The summer of 2015 was a turning point in the history of the EU. The massive influx of migrants not only manifested a global refugee crisis, but was also a huge challenge for Europe; the EU apparatus proved unable to respond sufficiently. Since then, the political debate on migration in Europe has been polarizing, heated, and even dangerous. For European decision-makers to find a joint policy on migration has been an extremely difficult task, eventually leading the EU to harden its approach by boosting its frontier and coastguard. This has led to a decrease in the number of arrivals, even though in 2018, 68,5 million people were displaced, nearly 3 million more than the year before. A key issue in this regard is that closing the borders may force people to take refuge in weak or vulnerable states, leading to increased pressure on systems that are already struggling to stay afloat. This may potentially lead to more conflict, radicalization, and eventually also more refugees. It should be recognized that the current refugee and migration crisis is not just a local or European problem – it is global. Building a “Fortress Europe” might be necessary as a short-term solution. However, a long-term solution would require different approach. At this event, we will discuss the EU’s crisis response towards the countries in the Middle East and the Sahel where migrants and refugees come from or are important transit countries – is it helping, or is it counterproductive? The event is organized by EUNPACK and is part of the project’s final conference which will take place at CEPS 18-19 March 2019.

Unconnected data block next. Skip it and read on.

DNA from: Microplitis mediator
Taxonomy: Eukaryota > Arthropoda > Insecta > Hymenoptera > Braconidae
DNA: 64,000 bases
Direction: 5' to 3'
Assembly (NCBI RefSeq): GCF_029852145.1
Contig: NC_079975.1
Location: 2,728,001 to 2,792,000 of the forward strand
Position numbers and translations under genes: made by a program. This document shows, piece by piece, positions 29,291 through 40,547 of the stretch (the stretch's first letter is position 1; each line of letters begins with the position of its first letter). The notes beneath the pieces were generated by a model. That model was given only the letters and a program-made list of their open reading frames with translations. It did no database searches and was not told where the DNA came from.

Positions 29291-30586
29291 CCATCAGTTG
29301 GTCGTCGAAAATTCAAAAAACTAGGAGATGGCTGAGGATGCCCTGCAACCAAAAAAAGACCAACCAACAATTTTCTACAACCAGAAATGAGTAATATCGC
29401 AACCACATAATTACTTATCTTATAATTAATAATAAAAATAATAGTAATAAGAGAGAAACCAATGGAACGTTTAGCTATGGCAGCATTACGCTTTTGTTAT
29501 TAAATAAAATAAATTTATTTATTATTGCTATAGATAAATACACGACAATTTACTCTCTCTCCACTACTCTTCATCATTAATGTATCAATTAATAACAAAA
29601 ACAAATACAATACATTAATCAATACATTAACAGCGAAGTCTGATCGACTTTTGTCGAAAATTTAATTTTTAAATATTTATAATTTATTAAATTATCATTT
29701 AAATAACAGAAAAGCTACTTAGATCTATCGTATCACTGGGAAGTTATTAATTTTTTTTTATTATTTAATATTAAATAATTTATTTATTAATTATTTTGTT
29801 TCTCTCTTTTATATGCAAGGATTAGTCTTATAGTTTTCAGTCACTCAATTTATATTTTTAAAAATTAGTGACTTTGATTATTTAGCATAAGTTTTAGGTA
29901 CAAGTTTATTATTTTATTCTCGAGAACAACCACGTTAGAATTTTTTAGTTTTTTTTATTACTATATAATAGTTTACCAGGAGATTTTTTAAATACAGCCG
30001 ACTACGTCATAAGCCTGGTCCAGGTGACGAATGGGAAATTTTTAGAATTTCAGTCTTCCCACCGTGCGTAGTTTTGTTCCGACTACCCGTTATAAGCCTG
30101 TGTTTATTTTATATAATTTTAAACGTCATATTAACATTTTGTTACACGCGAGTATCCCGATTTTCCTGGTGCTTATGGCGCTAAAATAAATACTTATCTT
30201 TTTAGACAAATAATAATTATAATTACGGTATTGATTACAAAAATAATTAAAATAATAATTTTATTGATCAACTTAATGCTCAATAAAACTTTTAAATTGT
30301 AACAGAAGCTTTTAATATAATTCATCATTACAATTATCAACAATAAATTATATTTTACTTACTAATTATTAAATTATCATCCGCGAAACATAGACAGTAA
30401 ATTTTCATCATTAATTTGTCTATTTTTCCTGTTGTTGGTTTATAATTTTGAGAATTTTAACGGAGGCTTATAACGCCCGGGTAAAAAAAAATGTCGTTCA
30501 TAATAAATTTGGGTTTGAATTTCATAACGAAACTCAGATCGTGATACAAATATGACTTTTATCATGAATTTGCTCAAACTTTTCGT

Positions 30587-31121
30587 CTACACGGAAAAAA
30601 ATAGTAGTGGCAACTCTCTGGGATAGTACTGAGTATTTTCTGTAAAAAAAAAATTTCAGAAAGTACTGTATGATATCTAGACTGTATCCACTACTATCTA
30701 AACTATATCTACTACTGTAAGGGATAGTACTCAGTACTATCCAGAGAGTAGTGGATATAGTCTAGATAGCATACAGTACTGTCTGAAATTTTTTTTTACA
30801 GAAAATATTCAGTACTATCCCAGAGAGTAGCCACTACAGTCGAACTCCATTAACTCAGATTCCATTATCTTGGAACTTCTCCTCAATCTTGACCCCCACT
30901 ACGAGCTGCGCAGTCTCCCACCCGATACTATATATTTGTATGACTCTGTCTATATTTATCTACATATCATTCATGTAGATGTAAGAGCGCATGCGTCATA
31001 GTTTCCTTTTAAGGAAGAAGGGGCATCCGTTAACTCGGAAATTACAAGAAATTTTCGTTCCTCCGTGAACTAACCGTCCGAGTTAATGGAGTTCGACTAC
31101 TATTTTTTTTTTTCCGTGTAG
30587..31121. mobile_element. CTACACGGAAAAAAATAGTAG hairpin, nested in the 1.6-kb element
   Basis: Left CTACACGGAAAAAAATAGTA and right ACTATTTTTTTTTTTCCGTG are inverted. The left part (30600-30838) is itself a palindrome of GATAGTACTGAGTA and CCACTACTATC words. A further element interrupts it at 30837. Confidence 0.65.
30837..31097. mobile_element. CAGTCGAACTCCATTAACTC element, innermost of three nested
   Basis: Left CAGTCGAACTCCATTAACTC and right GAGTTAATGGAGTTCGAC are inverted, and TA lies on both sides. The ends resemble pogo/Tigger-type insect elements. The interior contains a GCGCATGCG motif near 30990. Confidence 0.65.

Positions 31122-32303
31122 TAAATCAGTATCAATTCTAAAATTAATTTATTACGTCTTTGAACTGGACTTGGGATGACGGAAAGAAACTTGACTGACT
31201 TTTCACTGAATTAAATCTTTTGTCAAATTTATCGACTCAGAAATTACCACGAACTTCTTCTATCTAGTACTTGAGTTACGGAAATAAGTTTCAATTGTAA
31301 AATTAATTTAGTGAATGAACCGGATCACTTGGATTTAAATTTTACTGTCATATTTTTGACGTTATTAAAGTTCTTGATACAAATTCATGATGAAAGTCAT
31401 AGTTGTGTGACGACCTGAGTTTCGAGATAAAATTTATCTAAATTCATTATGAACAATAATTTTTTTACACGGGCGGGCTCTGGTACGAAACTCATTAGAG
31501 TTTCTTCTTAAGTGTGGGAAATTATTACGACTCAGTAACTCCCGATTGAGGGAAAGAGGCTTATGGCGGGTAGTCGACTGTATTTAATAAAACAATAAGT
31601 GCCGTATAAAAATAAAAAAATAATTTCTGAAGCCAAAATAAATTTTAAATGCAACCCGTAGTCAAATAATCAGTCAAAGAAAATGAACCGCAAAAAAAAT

Please register here.